The Dorset LEP aims to deliver growth, innovation and business enterprise across the region.

It is looking for local business leaders to join its voluntary board and contribute to the organisation’s strategic role, as well as advising on and influencing policy and the delivery of Dorset LEP activities.

Dorset LEP has recently been awarded a £66 million Growth Fund investment from the Government, which will used to improve road networks around Bournemouth Airport and the Port of Poole, among other initiatives.

Lorna Gibbons, Director of Dorset LEP, said: “This is a really exciting time for the LEP, after being awarded the £66 million growth deal with the Government.

“We are looking for people who understand and care about Dorset and can help the Dorset LEP achieve its task of creating jobs and growth for the region.”

The Dorset LEP board comprises leaders from a variety of different business backgrounds, alongside representatives from local government and further and higher education.

The available board positions are voluntary non-executive posts with a commitment of up to the equivalent of circa 2 days per month, with a three year maximum term.

The deadline for applications is Monday 8 September 2014.

For more information please contact Anushka Naidoo, Communications Assistant for Dorset LEP, on 01202 962349 or anaidoo@bournemouth.ac.uk.

BU’s Dr Darren Lilleker on BBC Radio 4’s Moral Maze

BU Senior Lecturer in Political Communication Dr Darren Lilleker contributed to BBC Radio 4’s Moral Maze programme, looking at the way politicians present themselves to the public.

Dr Lilleker took part in the programme’s debate around politics, personality and principles, which focused on how the way politicians look and act influences public opinion – and how important such characteristics appear to be.

Dr Lilleker told presenter Michael Burke that he believed politics had changed – with people now wanting to see politicians offer solutions and answers to the problems they face.

“What we’ve ended up with really is a choice of managers,” Dr Lilleker said.

“Party leaders and party teams present themselves as managers, people who can solve problems – which really goes into a whole range of qualities that are outside politics.

“It’s about the person, it’s about their ability to get things done and often they use their private life and a whole range of other parts of their character to signify how they will be in politics.

“I think that’s a fundamental change.”

Dr Lilleker said that he believed that the differences between the main political parties were shrinking and so the way they were presented by the media could make a big difference.

“I think the media make a big deal out of these small actions that make someone look a little bit foolish.”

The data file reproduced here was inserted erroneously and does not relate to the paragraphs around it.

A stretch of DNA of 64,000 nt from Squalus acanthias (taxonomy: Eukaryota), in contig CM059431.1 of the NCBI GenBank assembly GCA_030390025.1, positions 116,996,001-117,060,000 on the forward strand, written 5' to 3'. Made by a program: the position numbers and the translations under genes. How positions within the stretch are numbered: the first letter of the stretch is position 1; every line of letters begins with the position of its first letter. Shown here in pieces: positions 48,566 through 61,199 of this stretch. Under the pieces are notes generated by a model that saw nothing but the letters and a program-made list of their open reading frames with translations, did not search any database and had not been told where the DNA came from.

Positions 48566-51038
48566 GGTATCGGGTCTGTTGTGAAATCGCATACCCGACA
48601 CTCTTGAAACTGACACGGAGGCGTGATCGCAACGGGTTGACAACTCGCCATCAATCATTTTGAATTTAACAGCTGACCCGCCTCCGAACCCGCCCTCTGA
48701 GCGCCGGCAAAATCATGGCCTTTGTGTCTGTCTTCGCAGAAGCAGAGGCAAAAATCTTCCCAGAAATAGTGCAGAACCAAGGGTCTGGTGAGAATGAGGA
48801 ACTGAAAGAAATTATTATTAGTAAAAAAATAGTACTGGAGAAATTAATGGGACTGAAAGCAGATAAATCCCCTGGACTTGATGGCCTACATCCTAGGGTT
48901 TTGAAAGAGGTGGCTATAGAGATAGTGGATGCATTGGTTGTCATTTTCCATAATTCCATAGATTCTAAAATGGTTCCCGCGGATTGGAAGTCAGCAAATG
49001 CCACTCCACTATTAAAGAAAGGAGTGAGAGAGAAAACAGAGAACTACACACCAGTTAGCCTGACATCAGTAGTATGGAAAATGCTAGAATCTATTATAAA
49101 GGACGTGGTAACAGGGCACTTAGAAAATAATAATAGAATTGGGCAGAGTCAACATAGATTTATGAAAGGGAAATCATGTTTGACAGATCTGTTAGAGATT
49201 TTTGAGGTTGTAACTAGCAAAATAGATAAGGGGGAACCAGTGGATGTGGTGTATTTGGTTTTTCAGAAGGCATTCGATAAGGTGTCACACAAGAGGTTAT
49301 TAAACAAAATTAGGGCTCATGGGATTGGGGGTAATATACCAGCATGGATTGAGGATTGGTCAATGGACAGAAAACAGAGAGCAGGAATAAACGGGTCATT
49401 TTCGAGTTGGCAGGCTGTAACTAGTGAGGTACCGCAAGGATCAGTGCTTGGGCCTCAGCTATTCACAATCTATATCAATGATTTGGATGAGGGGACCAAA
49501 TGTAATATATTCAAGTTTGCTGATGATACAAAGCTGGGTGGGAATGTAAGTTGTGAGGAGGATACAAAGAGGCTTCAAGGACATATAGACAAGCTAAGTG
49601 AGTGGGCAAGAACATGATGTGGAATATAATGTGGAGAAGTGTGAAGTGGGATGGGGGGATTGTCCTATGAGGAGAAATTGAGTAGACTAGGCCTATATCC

He added that he thought negative political campaigning in terms of personal attacks on character concerned him as it made it difficult for people to know what a politician is really like – leading to public cynicism and apathy.

“Politicians package themselves to emphasise the best bits, their opponents try and attack them and undermine them and emphasise the worst bits – and I think what it leads to is a cynicism, to people not being able to make a choice because they are unsure who is the best.

“They’re trying to work out often who is the least worst – and becoming very apathetic.”

Listen to the Moral Maze – Politics, personality and principles debate in full

Business School holds Economics Forum for Russian students

The Business School hosted an Economics Forum for Russian students, arranged by M.L.S International College in Bournemouth.

The event, on Thursday 24th July, involved approximately 90 students from Financial University in Russia.

Students from Financial University study with M.L.S for a tailored programme each year and the Business School was invited to participate by delivering a guest lecture and being a member of the Economics Forum Panel.

The event took place in the Executive Business Centre and Dr Dermot McCarthy, Senior Lecturer in Economics, was also joined by the following external panel members:

  • Adrian Simpson, Fellow of the Institute of Chartered Accountants and Director of own Accountancy and Tax company
  • Bill Cotton, Executive Director, Environment and Economy at Bournemouth Borough Council
  • Barry Bull, specialist tutor at M.L.S. teaching on the Financial University programme

Students prepared questions in advance of the event, which included the following themes: Migration; Scottish independence; the Euro and Europe; Education; Starting up a business and the World Cup.

CoPMRE Annual Symposium

The Centre of Postgraduate Medical Research and Education (CoPMRE) is holding its Eleventh Annual Symposium: Impact in Healthcare Research and Education.

The free event will take place at Bournemouth University’s Executive Business Centre on Tuesday 14 October and will run from 8.45am to 4.40pm.

This symposium is suitable for primary and secondary doctors, allied healthcare professionals, academics and anyone with an interest in medical research and education.

This conference will discuss developments and activities around impact in healthcare research and education and explore impact from the perspectives of the public, the research funder, the university, the provider, the student and the medical educator.

National speakers include Professor Trish Greenhalgh, Professor of Primary Care and Dean for Research Impact, Barts and the London School of Medicine and Dentistry; Simon Denegri, Chair INVOLVE; Natalie Carter, Head of Research Liaison and Evaluation, Arthritis Research UK; and Jonathan Grant, Director, Kings Policy Institute.

Places are strictly limited and must be registered in advance through the Eventbrite site.

For more information,visit the CoPMRE Eleventh Annual Symposium 2014 website.

Wordcamp UK event hosted by Bournemouth University

Bournemouth University hosted the 7th annual WordCamp UK event earlier this month.

The event is a chance for the community of WordPress developers to come together, share ideas and experiences, and provide each other with support and advice.